However, there was opposition from unexpected quarters; the European community was quite discontented. The press, The Englishman, The Statesman and vernacular, Amritabazar Patrika wrote against the move. The Statesman in particular, attacked the decision with an editorial titled, “HMG”, denoting not “His Majesty’s Government” but “Hardinge Must Go”. The upper class Muslim leaders were also unhappy by the decision. But the worst attack on the Government of India incidentally, came from Lord Curzon of Kedlestone who virtually tore into the Viceroy and the Secretary of State for India during his speech on the transfer of capital in the House of Lords on February 21, 1912 after the King and Queen had returned to England. Lord Hardinge was accused of hiding behind the embroidered mantle of the King to ensure there was no criticism of the decisions to transfer the capital and revoke partition of Bengal since the royal announcement made the policies irrevocable.

“I have a very warm feeling for Calcutta myself. It has always seemed to me to be a worthy capital and expression of British Rule in India. It is English built, English Commerce has made it the second city in the Empire, for so it is, in population and size, and from the offices of the Government in Calcutta English statesmen, administrators, and general have built up to its present commanding height the fabric of British rule in India. Calcutta has had a splendid past and whatever happens to it in the future cannot alter that,” Curzon remarked while demolishing the argument of ill-adaptability of Calcutta as capital.

Not known to mince his words he accused the British officials of trying to escape the “heated atmosphere of Bengal” and said “The importance of Calcutta results from its position on the sea, from its proximity to the great sources of supply of jute and coal and tea in Eastern India and from the enterprise of its merchants. I dare say there will be some displacement of trade, some depreciation of property, perhaps some loss of money to individual firms..…Personally I think the removal of the Government from Calcutta much more injurious to the Government than it will be to Calcutta.”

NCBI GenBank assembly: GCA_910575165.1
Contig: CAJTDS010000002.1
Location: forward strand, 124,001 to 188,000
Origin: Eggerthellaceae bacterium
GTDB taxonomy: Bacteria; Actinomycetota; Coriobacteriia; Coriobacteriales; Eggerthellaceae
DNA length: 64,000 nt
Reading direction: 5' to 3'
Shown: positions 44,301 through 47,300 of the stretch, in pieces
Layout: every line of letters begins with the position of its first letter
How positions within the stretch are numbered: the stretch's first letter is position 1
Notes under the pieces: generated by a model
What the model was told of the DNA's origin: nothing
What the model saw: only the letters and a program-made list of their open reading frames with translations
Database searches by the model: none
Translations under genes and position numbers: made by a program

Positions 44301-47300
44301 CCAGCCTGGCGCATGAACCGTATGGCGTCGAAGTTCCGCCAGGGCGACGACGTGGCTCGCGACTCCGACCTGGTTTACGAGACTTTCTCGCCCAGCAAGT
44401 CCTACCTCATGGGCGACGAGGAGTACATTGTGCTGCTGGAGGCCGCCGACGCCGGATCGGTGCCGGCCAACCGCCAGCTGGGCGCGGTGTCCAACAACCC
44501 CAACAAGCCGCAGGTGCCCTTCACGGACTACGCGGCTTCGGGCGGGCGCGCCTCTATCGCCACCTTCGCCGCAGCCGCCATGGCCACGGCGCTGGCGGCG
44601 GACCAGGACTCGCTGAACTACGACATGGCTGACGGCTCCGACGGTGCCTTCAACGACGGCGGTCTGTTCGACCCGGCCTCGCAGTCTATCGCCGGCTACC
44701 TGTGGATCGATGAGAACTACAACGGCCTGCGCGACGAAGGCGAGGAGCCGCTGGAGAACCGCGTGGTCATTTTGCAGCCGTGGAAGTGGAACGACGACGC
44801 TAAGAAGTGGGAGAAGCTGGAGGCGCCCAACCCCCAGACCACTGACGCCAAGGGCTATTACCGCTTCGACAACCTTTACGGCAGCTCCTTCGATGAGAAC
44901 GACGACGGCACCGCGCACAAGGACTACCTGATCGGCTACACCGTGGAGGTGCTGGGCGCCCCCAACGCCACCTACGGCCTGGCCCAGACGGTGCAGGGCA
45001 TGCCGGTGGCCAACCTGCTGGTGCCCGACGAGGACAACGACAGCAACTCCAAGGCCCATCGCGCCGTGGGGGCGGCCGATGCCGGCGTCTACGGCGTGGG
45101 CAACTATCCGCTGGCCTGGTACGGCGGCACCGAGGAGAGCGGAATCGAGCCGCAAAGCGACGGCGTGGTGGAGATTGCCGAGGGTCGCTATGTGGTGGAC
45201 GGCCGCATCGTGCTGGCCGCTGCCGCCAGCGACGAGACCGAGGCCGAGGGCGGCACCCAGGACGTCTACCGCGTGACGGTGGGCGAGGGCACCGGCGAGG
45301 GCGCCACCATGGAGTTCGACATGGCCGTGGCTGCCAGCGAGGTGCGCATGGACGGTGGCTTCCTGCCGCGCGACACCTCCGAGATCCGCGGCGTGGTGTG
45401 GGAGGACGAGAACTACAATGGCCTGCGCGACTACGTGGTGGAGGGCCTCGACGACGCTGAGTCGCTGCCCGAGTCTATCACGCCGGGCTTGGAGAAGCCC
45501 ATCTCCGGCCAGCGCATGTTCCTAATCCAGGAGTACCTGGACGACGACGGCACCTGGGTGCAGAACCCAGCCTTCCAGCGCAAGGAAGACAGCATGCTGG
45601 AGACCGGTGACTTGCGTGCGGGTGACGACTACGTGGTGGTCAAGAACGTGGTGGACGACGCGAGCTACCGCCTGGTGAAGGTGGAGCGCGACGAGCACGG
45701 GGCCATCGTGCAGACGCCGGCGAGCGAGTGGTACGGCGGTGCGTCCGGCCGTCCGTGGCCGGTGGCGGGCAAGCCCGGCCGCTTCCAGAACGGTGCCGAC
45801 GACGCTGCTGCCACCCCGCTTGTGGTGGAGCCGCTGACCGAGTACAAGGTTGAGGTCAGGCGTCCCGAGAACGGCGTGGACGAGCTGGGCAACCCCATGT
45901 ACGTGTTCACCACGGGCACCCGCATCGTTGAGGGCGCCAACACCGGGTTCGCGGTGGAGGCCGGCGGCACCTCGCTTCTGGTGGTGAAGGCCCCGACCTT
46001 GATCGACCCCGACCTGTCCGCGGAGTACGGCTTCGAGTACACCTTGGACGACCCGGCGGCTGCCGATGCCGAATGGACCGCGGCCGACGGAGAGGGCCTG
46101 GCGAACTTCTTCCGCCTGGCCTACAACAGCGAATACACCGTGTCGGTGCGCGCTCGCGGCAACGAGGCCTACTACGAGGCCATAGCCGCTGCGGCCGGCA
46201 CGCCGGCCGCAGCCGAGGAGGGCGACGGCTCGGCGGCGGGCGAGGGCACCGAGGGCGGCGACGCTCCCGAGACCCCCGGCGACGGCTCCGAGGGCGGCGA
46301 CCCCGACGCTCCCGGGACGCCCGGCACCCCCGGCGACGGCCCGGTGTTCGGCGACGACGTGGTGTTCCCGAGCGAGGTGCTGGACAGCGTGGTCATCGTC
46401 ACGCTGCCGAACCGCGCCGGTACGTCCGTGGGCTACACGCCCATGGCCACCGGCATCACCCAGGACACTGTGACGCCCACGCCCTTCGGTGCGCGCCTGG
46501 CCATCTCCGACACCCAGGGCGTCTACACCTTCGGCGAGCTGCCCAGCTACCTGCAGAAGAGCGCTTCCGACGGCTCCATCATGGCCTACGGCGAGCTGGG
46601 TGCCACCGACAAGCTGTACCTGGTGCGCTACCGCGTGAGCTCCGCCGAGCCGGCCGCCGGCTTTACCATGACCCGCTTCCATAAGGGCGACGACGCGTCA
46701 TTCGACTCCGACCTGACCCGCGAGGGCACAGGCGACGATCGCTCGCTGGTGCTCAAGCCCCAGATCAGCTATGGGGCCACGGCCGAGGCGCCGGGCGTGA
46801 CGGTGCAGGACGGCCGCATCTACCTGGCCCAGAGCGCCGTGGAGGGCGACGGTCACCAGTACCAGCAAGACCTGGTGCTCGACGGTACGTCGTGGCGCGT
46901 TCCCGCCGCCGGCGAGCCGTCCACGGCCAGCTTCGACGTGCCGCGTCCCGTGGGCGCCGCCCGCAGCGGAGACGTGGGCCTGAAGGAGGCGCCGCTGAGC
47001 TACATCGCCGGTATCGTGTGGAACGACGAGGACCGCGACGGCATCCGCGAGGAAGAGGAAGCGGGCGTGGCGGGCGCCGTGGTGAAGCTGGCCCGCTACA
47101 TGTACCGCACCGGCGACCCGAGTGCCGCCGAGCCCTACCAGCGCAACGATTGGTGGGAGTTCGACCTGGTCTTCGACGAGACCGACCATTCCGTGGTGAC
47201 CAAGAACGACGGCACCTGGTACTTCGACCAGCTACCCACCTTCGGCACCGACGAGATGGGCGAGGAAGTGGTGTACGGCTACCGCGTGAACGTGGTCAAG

According to him Calcutta “brightened our minds, it widened our outlook, it brought us into the mainstream of national existence” because of the cross-cultural milieu. He thundered that with the transfer of capital from Calcutta the Government of India will become more isolated, more bureaucratic and less in touch with public opinion and eventually shorten British rule in India.

True to Lord Curzon’s prediction, following the shift of capital only the Union Jack went to Delhi the trade remained with Calcutta. Companies like Andrew Yule, Braithwaite, Brooke Bond, Lipton, Chloride, Dunlop, GEC, ICI, Jensen and Nicholson, Metal Box, Westinghouse Saxby continued to have their headquarters in Calcutta even after Independence. The country’s largest financial institution, Imperial Bank which later became State Bank of India had its headquarters at Calcutta till 1955.

However, once their proximity to power was snatched away Bengalis lost their control over national politics. This was indeed the master stroke of Viceroy Hardinge for the political leaders of Bengal were relegated to insignificance and the controls were seized by the leaders of Northern and Western India.

Curzon turned out to be both right and wrong. True, the severance of 150-year-old ties with Calcutta did not prolong British rule in India but Calcutta’s undoing came because of the seeds of disharmony he himself had once sowed with his decision to split Bengal, eventually leading to the Partition in 1947. Scarred by the famine of 1943 Calcutta was not only overwhelmed by the influx of refugees in large numbers but lost its rich hinterland, particularly the jute producing areas in 1947. Bombay, blessed with a sea port as opposed to the riverine port of Calcutta – constantly threatened by siltation, and untouched by the scars of Partition went on to supplant Calcutta as the financial capital of modern India.